The Iron Cross was a Prussian order first established by King Frederick William III on 10th March 1813 for military valour or patriotic service in the 1813-15 war against Napoleon. It was revived in 1871 for the Franco-Prussian war and in 1914 for the First World War. It was also revived as a German order in 1939 by Hitler. Except for the formal meaning, there is no official significance, although it may have been inspired to some degree by the cross of the Teutonic Knights which is superficially similar.
    Norman Martin, 15 Apr 1990


    State Ensign 1893-1918
    Reichsdienstflagge der Kaiserliche Marine

    [State Ensign 1893-1921 (Germany)] 2:3  Image by Martin Grieve, 20 Sep 2008
    Flag adopted 20 Jan 1893, abolished 1 Jan 1922

    Source: Alfred Znamierowski: "The World Encyclopedia of Flags, 1999."
    Martin Grieve, 20 Sep 2008

    Like the Foreign Office state flag, but instead of the eagle a golden crowned anchor in the disc. Flown by naval vessels not entitled to fly the war ensign. Adopted 1893 and abandoned by 1921. Illustrated in Crampton 1990 p. 42 (which is a copy of Meyers Konversationslexikon 1912, vol. 4, facing p. 799) and National Geographic 1917 p. 367, no. 1000.
    Norman Martin, 1998

    The state ensign was adopted by the Bekanntmachung (decree) of 20 January 1893, which read "ratio 2:3, central white disk 5/9ths of height, the red is light Zinnoberrot (brick red or English red, today we might say vermillion), the yellow is dark (golden yellow)". It was possibly abolished in the Constitution of 11 August 1919, which only mentions Reichsfarben (national colours) and Handelsflagge (civil ensign). A new state ensign was introduced by the Verordnung (decree) of 11th April 1921, but as this decree also says that former flags could be used until 1 January 1922, it might be possible that the state ensign was in use until this date.
    Ralf Stelter, 8 Feb 2001


    State Flag 1893-1919

    [State Flag 1893-1919 (Germany)] 2:3  Image by Martin Grieve, 20 Sep 2008
    Used between 1893-1921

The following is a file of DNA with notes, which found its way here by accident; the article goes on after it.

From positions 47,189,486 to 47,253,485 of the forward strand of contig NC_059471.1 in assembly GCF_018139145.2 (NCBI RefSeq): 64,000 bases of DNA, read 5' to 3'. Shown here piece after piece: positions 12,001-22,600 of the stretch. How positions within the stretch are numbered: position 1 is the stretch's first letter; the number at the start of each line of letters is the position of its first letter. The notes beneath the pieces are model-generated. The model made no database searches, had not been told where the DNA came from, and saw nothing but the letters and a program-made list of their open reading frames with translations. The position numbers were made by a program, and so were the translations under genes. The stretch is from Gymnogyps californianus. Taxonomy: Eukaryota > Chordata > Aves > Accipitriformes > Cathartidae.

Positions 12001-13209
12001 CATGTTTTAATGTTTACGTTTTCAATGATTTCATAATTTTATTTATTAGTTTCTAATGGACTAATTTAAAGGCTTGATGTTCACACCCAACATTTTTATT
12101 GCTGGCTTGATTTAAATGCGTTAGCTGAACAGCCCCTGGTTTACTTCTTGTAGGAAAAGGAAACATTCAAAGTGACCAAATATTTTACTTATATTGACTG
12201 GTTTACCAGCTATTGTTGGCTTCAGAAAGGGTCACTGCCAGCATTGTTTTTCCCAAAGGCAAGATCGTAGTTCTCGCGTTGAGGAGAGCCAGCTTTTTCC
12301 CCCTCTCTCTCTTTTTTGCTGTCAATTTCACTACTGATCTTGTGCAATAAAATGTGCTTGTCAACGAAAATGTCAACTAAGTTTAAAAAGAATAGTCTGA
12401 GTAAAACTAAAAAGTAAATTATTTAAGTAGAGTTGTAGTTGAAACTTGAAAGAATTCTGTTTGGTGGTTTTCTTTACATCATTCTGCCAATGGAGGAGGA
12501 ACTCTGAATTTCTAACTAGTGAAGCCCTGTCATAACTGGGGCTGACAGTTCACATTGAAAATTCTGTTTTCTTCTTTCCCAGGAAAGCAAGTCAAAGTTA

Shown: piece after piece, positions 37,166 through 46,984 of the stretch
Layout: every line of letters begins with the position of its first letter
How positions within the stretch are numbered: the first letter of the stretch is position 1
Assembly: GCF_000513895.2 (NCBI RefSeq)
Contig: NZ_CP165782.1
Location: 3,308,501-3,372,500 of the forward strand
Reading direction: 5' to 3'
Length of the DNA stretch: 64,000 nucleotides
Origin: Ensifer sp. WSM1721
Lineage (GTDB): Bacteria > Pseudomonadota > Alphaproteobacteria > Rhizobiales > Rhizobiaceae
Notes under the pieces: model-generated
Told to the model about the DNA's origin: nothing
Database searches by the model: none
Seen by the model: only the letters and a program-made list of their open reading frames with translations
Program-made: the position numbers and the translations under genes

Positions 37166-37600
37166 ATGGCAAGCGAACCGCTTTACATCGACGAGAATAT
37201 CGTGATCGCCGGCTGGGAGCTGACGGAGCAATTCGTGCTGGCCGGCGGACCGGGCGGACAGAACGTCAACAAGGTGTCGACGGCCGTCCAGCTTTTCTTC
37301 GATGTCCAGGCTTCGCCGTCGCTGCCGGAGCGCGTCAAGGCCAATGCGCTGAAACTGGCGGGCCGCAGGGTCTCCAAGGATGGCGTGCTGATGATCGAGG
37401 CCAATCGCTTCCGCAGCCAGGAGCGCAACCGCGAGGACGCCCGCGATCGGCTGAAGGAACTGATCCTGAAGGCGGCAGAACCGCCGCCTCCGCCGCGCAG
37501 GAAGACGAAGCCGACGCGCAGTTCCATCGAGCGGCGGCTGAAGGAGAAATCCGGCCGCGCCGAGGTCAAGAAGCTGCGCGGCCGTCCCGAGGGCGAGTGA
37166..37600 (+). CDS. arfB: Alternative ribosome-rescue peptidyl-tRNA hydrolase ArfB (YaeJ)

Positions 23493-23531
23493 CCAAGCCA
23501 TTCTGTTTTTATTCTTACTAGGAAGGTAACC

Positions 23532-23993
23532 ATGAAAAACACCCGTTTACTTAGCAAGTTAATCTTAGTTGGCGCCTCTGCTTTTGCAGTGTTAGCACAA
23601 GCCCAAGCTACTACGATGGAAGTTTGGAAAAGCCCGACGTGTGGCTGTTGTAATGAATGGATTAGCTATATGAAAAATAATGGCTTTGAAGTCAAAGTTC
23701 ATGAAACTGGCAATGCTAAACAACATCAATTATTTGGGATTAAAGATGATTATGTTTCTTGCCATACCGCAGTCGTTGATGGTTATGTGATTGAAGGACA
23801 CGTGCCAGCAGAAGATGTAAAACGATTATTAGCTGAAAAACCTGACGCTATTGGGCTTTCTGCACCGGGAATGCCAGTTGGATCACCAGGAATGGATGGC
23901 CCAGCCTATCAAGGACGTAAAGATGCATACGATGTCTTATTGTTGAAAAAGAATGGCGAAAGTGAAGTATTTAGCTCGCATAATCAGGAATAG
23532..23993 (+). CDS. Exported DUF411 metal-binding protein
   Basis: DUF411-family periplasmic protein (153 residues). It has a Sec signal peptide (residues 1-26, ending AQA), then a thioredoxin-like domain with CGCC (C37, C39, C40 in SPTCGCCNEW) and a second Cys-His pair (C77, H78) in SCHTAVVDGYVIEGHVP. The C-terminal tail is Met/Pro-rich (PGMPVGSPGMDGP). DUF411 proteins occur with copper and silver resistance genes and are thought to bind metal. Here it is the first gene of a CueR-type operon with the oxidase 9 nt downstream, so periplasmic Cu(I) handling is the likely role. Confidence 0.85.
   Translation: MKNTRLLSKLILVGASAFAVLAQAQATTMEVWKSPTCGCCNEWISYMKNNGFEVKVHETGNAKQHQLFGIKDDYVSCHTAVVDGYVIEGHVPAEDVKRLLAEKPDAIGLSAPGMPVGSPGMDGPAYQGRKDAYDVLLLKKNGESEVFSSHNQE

Other National Administrative Branches (Übrige Verwaltungszweige des Reichs) flew a flag like the Foreign Office state flag, but instead of the eagle an Imperial crown in gold. Flown by government vessels not qualified to fly the [war] ensign or any of the Foreign Office ensigns. Adopted 1893 and abandoned by 1921. Illustrated in Crampton 1990 p. 42 (which is a copy of Meyers Konversationslexikon 1912, vol. 4, facing p. 799), National Geographic 1917 p. 367, no. 1010.
    Norman Martin, 1998

    An improved image of the State flag of Germany from 1893 - 1918. The image is dramatically improved by the finer details.
    Source: Alfred Znamierowski: "The World Encyclopedia of Flags, 1999."
    Martin Grieve, 20 Sep 2008


    Detail of German Arms 1888

    [detail of German Arms 1888] Image by Martin Grieve, 26 Sep 2008
    (click on image for better view, but don't fall off your chair)


    Imperial Eagle Flag
    Reichsadlerflagge

    [Reichsadlerflagge (Imperial eagle flag)] image sent by Tom Dietsche, 11 Sep 2006
    Not an official flag

    I am trying to identify this flag, which I think is some type of Prussian Flag. It appears that someone has hand-sewn a red piece on the bottom of what was a black/white/red flag. Is this what is called a ‘crowned eagle’?
    Tom Dietsche, 11 Sep 2006

    This is one of the banners that decorated the lamp poles on one occasion only, and that was for the Coronation of Kaiser Wilhelm II, 1859-1941, Emperor of Germany and King of Prussia. He succeeded Fredrich I and this Coronation was in June of 1888. All streets of Berlin were decked out in such trapping. Wilhelm II was crowned 15 June 1888. The arms can also be found in Leonhardt's Das grosse Buch der Wappenkunst, 1978, p. 191 - Kaiserliches Wappen Wilhelms II. 1888-1918. The quartered small inescutcheon is from the Zollern Arms of 1248. The chain is from the Order of the Black Eagle. The floating crown is the Imperial Crown. Only the Emperor was allowed to use the eagle-escutcheon.
    Jarig Bakker, 11 Sep 2006

    The described flag is the so-called "Reichsadlerflagge" (Imperial eagle flag). A very famous  flag used for decoration only. Not an official flag, anyone was allowed to use it. This is was not a Prussian flag, it's a German flag used between 1871 and 1918. You can find more information (if you read German) and pictures at my Eine frühe Variante der Reichskolonialflagge? (An early variant of the Imperial colonial flag?).
    Jörg M. Karaschewski, 11 Sep 2006


    Flags and Ensigns of Public Departments - Introduction